You must ensure your workers are screened

From 1 December 2020, you must ensure that every worker (staff and volunteers) who is in a “risk assessed role” has an “acceptable aged care provider check”.

The NDIS Commission has some precise definitions of which workers are in a “risk assessed role”, but in the aged care context the term effectively covers:

  • all members of your board/governing body
  • anyone whose normal duties require “more than incidental contact” with a person with a disability (this would probably include all your nursing and care staff and may include others as well).


What is an “acceptable aged care provider check”?

Between 1 December 2020 and 1 February 2021, you must ensure that one or the other of these “acceptable provider checks” is completed for every worker who is in a “risk assessed role”:

  • A check as defined in Part 6 the Accountability Principles 2014 (Cth) – to complete this check a worker must obtain a police certificate that is less than three years old and which states that the person has not been convicted of murder or sexual assault and has not been imprisoned for any other form of assault. If the person is from overseas, they must also provide a statutory declaration to the same effect. A person is allowed to work while they are awaiting their police certificate as long as they provide a statutory declaration and are appropriately supervised.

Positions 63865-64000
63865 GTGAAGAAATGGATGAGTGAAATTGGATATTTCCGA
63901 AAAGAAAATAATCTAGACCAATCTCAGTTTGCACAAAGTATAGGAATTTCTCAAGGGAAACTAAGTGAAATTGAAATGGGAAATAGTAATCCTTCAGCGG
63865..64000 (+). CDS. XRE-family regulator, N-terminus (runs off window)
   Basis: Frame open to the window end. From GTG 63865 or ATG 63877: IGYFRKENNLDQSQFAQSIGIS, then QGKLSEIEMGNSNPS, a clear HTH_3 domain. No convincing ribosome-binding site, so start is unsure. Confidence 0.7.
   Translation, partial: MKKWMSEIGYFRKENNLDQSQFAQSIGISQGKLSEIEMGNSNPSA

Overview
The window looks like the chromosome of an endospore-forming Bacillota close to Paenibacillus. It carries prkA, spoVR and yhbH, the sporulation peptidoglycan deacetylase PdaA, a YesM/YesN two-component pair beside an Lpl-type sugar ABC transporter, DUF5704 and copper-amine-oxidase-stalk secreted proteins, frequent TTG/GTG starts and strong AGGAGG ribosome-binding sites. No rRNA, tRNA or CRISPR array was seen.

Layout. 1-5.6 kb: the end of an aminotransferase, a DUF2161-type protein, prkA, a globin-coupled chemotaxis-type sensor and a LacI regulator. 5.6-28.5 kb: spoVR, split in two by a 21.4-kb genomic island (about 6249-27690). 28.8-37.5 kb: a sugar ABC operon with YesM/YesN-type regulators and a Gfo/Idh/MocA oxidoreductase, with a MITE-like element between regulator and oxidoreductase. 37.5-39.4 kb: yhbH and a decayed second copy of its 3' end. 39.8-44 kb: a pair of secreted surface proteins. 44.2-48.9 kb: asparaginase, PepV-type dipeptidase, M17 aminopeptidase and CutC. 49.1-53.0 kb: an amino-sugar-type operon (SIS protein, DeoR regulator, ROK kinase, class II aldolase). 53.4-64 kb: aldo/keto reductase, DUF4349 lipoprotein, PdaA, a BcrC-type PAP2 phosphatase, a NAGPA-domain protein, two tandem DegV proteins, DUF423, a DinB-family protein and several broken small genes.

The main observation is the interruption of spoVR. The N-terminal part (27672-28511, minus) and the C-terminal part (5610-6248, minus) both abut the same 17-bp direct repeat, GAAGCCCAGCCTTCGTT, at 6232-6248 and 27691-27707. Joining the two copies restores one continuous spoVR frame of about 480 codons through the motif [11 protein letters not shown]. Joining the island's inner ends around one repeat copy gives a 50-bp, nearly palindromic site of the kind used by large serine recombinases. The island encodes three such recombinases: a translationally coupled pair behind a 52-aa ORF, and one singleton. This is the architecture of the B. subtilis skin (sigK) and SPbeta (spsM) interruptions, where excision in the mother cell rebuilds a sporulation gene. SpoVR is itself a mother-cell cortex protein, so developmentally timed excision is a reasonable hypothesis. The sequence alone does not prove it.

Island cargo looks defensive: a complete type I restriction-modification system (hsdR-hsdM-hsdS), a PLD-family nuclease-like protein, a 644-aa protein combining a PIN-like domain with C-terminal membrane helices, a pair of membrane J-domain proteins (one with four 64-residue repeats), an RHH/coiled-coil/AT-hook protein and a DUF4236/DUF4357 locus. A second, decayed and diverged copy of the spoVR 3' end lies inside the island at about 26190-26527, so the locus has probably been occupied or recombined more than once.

• A check as defined by the rules in your state or territory: these rules are complex and inconsistent. You should check the requirements for your state/territory here.


These checks typically last about three years.

From 1 February 2021 you will be able to screen your workers with the new NDIS Worker Screening Check clearance. The NDIS Worker Screening Check will involve a check of a worker’s known past criminal history, professional misconduct, and other relevant information. Once fully implemented, the NDIS Worker Screening Check will replace the different screening arrangements in most states and territories, and set a single national standard for all workers providing NDIS supports and services.